R-Boc Representatives, Inc. v. Minemyer
MEMORANDUM Opinion and Order Signed by the Honorable Jeffrey Cole on 9/5/2014:Mailed notice(jms, )
UNITED STATES DISTRICT COURT
NORTHERN DISTRICT OF ILLINOIS
R-BOC REPRESENTATIVES, INC.,
JOHN T. ("TOM") MINEMYER,
No. 11 C 8433
Magistrate Judge Jeffrey Cole
MEMORANDUM OPINION AND ORDER
The case, now in its eighth year and with its hour perhaps coming round at long last,
continues its slouch toward a conclusion.1 As we near trial – postponed from September 10th to
September 15th – the plaintiffs in this case, R-Boc representatives, have filed a raft of motions. RBoc wants to amend its invalidity contentions and supplement its expert report. The deadline for
doing both of those things has long passed so it needs leave of court. N.D.Ill. Local Patent Rules 3.4,
5.3. And, assuming it gets that leave, it also has filed a motion for summary judgment based on its
brand new invalidity theory. The theory is one R-Boc swears it could not possibly have come up
with before the Supreme Court issued its Opinion on indefiniteness in Nautilus, Inc. v. Biosig
Instruments, Inc., – U.S. –, 134 S.Ct. 2120 (2014), on June 2, 2014. R-Boc’s own submissions,
however, demonstrate otherwise, and all three of its motions must there be denied.
The issue here is the language in the patent specification that reads “approximately
perpendicular.” This is the language that R-Boc now claims is indefinite, thereby rendering the
With apologies to W.B. Yeats.
patent claim invalid. See 35 USC §112 ¶2. R-Boc allows that the claim term has, some time ago,
been defined as “approximately 90 degrees.” R-Boc concedes that it and Mr. Minemyer agreed to
this definition and also suggests that I defined the term as well – which is not accurate. So, the claim
certainly wasn’t indefinite then, or at least R-Boc didn’t think it was. Now, however, R-Boc
contends that the Nautilus decision changes everything. Relying on that decision, R-Boc now insists
that the claim is indefinite after all.
At the outset, it is important to clarify the genesis of what suddenly, to R-Boc, is the claimed
imprecise definition of the term, “approximately perpendicular.” It was R-Boc’s counsel, not the
court, who proposed the definition that approximately perpendicular means “approximately 90
degrees.” [Case No. 07-1763, Dkt. # 346-2, at 11, ¶ 37].2 Mr. Minemyer’s counsel’s then agreed
to the definition. [Dkt. # 118, at 4; # 120, at 4; #126, at 6]. Neither asked for a Markman hearing,
and thus Judge Coar accepted the parties’ agreed upon definition, which I used in instructing the
jury. [Dkt. # 118, at 4; #120, at 4; #126, at 6].
Thus, this is not, as R-Boc claims, an instance of the defendant repeatedly avoiding a “meritsbased determination.” [Dkt. # 138, at 4]. A merits-based decision was well within R-Boc’s grasp
when it proposed a construction of the claim and opted to forego a Markman proceeding before
Judge Coar six years ago. It’s become clear, as this case has proceeded, that R-Boc has rethought
that decision. But parties must live with the consequences of the strategic decisions they and their
lawyers make. Crowe ex rel. Crowe v. Zeigler Coal Co., 646 F.3d 435, 444 (7th Cir. 2011); Sahyers
Coincidentally, R-Boc’s counsel appears to have proposed defining “approximately” as
“approximately” and leaving it at that. [Dkt. #346-2, at 6-7, ¶18].
v. Prugh, Holliday & Karatinos, P.L., 560 F.3d 1241, 1245 (11th Cir. 2009); Silc v. Crossetti, 2013
WL 3872196, 3 (N.D.Ill. 2013)(collecting Seventh Circuit decisions).
According to R-Boc, its counsel’s proposal of the now purportedly faulty definition was a
product of the case law that existed at the time. [Dkt. # 120, at 2-3]. But, R-Boc insists, everything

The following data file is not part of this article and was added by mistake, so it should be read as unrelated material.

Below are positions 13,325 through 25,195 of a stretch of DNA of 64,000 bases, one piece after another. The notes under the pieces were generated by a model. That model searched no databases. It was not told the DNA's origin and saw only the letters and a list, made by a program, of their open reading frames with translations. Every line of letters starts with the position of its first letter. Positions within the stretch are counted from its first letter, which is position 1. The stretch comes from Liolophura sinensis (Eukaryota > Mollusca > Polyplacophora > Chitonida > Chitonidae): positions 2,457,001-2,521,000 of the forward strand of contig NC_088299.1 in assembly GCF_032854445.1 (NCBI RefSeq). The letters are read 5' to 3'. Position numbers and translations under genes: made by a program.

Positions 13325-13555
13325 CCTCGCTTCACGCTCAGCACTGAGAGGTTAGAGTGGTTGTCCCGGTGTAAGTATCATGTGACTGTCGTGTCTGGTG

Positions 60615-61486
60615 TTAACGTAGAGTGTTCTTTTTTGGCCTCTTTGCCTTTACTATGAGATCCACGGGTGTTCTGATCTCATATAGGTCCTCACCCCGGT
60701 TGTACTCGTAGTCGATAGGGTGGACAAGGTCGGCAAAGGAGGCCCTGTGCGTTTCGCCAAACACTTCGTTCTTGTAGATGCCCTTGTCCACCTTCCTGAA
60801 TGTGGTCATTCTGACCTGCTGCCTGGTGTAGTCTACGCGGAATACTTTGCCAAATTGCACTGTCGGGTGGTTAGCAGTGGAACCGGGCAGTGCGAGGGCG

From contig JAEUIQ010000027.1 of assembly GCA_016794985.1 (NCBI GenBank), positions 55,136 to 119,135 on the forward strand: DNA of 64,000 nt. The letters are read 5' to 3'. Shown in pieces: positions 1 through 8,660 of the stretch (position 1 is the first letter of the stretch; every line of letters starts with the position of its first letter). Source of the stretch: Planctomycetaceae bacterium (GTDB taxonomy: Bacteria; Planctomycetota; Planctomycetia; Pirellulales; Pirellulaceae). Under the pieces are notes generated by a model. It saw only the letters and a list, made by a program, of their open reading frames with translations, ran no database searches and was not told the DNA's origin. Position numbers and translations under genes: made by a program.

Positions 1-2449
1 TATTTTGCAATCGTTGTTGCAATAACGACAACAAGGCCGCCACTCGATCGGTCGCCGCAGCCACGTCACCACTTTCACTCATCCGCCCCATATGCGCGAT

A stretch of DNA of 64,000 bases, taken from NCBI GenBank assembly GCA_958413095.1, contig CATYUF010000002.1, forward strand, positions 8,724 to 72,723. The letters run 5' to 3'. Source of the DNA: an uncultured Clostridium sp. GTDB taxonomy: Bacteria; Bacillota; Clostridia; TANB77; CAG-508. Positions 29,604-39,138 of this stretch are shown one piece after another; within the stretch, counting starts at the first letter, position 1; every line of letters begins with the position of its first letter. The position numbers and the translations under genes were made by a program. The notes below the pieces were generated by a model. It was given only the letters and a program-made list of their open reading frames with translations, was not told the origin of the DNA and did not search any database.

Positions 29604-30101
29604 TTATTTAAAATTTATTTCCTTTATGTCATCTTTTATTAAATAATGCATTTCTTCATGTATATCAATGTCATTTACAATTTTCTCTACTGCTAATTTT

is different now because Nautilus has set out a “powerful new standard” under which “approximately
perpendicular” could no longer be able to be defined as “approximately 90 degrees.”
In Nautilus, the Supreme Court overturned the Federal Circuit’s approach to questions of
indefiniteness that asked whether a claim was “amenable to construction” or “insoluably
ambiguous.” The Supreme Court concluded that such a standard could “breed lower court
confusion” because it lacked the precision that §112 ¶2 demands. 134 S.Ct. at 2130. The Court held
that a patent claim, when viewed in light of the specification and prosecution history, must “inform
those skilled in the art about the scope of the invention with reasonable certainty.” 134 S.Ct. at
2129. This standard, the Court said, “mandates clarity, while recognizing that absolute precision is
unattainable.” 134 S.Ct. at 2129. This standard, the Court emphasized, “accords with opinions of
this Court stating that ‘the certainty which the law requires in patents is not greater than is
reasonable, having regard to their subject-matter.’” 134 S.Ct. at 2130.
How “new and powerful” the standard announced in Nautilus are remains to be seen.
Commentators are not united on it being as drastic a change as R-Boc suggests in its briefs. See, e.g.,
h t t p : / / w w w . n e w yo r k l a w j o u r nal . c o m / i d = 1 2 0 2 6 6 5 4 3 6 2 2 7 / P a t e n t - In d e f i n i t e n e s s
-After-Nautilus #i x z z 3ABV5i44F;http://www.lexology.com/library/detail.aspx? g
=1d 3 c2 2 a4-5df8-4d66-a7df-b071440050fd; ht t p: / / www.pat entdocs .org/ 2014 / 0 6/
nautilus-inc-v-biosig-instruments-inc-2014.html. Interestingly, the Supreme Court was sensitive to
the argument that the “insoluably ambiguous” test might have been a “shorthand label” for a more
probing inquiring that the Federal Circuit applies in practice ( and thus and not so different from the
new “reasonable certainty” standard), and that the "Federal Circuit's fuller explications of the term
'insolubly ambiguous,'  may come closer to tracking the statutory prescription [of §112 ¶ 2]." 134
S.Ct. at 2130.
Nonetheless, while the Supreme Court does not “micromanag[e] the Federal Circuit's
particular word choice” in applying patent-law doctrines, the Court in Nautilus emphasized that its
task was to ensure that the Federal Circuit's test is at least “probative of the essential inquiry.” The